Tuesday, October 18, 2016

No Excuse for Sex


A few days ago I had coffee with a friend who wanted some information on the work of the Body Electric School. I shared my own experience of how powerful BE’s work can be, and of the deep impact I’ve seen it make on others.
Later on, the talk turned to sex-positive Christianity. My friend brought up one of the best books of the 1970s on the subject: James Nelson’s Embodiment: An Approach to Sexuality and Christian Theology. (Nelson went on to write further important work on the subject: Between Two Gardens: Reflections on Sexuality and Religious Experience (1983); The Intimate Connection: Male Sexuality and Masculine Spirituality (1988); Body Theology (1992).
Though Nelson’s book was a breath of fresh air in its day, I observed that he still felt the need to make a defensive plea that sex is fine because it’s in the service of another, more legitimate, good. I shared with my friend my general sense that even now, nearly forty years on, that’s pretty much the best you can hope for from official church discourse.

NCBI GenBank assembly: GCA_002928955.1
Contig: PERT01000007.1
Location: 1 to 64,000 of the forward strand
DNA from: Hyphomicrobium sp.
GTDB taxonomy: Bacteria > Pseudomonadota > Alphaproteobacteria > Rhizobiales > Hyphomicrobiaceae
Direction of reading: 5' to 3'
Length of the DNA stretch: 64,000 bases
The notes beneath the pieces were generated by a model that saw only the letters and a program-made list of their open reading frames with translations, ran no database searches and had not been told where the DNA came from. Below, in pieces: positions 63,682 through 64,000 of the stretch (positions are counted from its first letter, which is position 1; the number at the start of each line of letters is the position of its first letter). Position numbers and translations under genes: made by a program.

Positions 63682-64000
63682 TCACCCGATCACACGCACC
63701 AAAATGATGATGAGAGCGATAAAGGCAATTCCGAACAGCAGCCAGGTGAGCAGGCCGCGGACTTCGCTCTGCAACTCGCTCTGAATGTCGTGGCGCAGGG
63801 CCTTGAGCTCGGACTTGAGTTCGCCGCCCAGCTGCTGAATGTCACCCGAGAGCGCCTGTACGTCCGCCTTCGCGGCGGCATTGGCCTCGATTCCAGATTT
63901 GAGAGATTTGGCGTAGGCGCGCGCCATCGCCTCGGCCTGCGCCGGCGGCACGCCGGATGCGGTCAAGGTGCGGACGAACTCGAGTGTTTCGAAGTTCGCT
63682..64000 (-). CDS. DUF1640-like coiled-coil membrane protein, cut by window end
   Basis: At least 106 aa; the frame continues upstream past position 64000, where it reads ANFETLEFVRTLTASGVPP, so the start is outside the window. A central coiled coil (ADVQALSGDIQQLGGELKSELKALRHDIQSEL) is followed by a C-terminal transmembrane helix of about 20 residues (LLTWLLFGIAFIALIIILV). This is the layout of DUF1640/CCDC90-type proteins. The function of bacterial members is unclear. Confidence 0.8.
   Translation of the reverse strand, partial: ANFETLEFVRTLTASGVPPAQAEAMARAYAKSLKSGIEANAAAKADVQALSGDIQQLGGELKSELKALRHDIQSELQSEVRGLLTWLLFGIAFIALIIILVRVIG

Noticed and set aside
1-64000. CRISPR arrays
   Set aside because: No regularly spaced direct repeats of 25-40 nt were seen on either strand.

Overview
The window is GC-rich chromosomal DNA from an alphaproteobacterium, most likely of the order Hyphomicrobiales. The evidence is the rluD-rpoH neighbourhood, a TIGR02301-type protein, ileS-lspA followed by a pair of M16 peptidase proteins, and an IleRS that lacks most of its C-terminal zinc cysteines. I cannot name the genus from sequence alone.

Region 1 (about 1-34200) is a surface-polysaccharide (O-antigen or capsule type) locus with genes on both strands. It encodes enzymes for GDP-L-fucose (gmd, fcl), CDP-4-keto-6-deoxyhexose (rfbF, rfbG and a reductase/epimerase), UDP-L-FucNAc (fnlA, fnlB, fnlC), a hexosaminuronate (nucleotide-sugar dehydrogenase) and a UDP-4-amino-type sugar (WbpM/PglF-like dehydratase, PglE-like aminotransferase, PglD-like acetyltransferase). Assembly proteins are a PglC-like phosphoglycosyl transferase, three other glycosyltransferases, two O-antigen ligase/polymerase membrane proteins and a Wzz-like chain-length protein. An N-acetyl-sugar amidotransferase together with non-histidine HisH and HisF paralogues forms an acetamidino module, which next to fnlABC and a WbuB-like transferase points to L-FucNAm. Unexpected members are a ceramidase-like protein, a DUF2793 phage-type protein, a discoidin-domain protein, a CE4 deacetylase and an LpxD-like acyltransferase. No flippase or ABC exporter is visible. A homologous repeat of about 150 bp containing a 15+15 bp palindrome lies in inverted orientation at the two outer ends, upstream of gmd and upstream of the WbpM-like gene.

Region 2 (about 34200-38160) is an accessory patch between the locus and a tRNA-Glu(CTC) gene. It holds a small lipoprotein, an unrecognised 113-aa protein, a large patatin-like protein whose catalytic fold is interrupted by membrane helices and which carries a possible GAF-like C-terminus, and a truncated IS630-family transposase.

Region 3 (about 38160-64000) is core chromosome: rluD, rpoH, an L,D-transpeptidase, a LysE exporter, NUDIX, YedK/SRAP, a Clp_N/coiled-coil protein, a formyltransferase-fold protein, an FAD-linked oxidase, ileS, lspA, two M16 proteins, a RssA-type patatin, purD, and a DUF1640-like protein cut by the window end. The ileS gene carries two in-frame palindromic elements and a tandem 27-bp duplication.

Conservative Christian theology still sees the excuse for sex being procreation and  the containment of lust, while traditional Christian marriage ceremonies still cite Paul’s dictum that the relation between man and wife is an allegory of that between Christ and the Church. (Try keeping that in mind in your bedroom.)
Most liberal Christian theological approaches are looser, but still can’t get past the notion that sex has to be justified.  Liberals mostly just shift to a broader understanding of what could rescue sex from, well, just being sex. Nobody who has to watch their back in Churchland is likely to say that sex needs no more justification as part of a lovingly created world than our impulse to eat, to sleep, to breathe, to seek out companionship, to create homes, to explore the world.
Of course our sexual choices have far-reaching ethical implications. But our sexual longings, our sexual expressions, shouldn’t be subject to a tyranny of surveillance about the end that justifies them any more than a dozen other aspects of our lives. Our erotic inclinations and experiences are rich material for reflection on the nature of our relations with our deepest selves, with others, with God. It’s the quality of those relations we should be paying attention to, not whether our experiences pass muster before the fact because we have an excuse for them. There’s no excuse for sex, and there doesn’t need to be.

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